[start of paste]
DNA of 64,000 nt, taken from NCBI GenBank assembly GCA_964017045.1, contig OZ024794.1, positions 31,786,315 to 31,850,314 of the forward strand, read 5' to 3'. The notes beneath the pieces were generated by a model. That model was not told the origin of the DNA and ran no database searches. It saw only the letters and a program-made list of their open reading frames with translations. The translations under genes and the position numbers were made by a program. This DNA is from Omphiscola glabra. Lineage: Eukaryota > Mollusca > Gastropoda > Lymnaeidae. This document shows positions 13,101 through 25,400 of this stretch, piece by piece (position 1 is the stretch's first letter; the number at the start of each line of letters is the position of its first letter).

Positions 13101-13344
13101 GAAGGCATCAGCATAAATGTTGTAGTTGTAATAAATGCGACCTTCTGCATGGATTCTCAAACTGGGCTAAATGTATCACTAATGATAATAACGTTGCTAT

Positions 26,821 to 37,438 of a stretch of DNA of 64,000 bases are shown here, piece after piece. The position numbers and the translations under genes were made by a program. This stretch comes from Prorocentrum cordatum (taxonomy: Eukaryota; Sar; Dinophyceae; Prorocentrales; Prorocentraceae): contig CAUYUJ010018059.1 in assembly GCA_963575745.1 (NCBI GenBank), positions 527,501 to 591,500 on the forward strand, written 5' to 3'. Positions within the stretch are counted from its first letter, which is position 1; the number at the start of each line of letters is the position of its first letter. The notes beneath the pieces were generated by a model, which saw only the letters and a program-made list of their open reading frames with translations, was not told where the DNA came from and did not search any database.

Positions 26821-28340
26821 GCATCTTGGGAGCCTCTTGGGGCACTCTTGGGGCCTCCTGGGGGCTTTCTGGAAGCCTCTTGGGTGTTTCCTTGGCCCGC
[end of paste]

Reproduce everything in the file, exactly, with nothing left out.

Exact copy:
DNA of 64,000 nt, taken from NCBI GenBank assembly GCA_964017045.1, contig OZ024794.1, positions 31,786,315 to 31,850,314 of the forward strand, read 5' to 3'. The notes beneath the pieces were generated by a model. That model was not told the origin of the DNA and ran no database searches. It saw only the letters and a program-made list of their open reading frames with translations. The translations under genes and the position numbers were made by a program. This DNA is from Omphiscola glabra. Lineage: Eukaryota > Mollusca > Gastropoda > Lymnaeidae. This document shows positions 13,101 through 25,400 of this stretch, piece by piece (position 1 is the stretch's first letter; the number at the start of each line of letters is the position of its first letter).

Positions 13101-13344
13101 GAAGGCATCAGCATAAATGTTGTAGTTGTAATAAATGCGACCTTCTGCATGGATTCTCAAACTGGGCTAAATGTATCACTAATGATAATAACGTTGCTAT

Positions 26,821 to 37,438 of a stretch of DNA of 64,000 bases are shown here, piece after piece. The position numbers and the translations under genes were made by a program. This stretch comes from Prorocentrum cordatum (taxonomy: Eukaryota; Sar; Dinophyceae; Prorocentrales; Prorocentraceae): contig CAUYUJ010018059.1 in assembly GCA_963575745.1 (NCBI GenBank), positions 527,501 to 591,500 on the forward strand, written 5' to 3'. Positions within the stretch are counted from its first letter, which is position 1; the number at the start of each line of letters is the position of its first letter. The notes beneath the pieces were generated by a model, which saw only the letters and a program-made list of their open reading frames with translations, was not told where the DNA came from and did not search any database.

Positions 26821-28340
26821 GCATCTTGGGAGCCTCTTGGGGCACTCTTGGGGCCTCCTGGGGGCTTTCTGGAAGCCTCTTGGGTGTTTCCTTGGCCCGC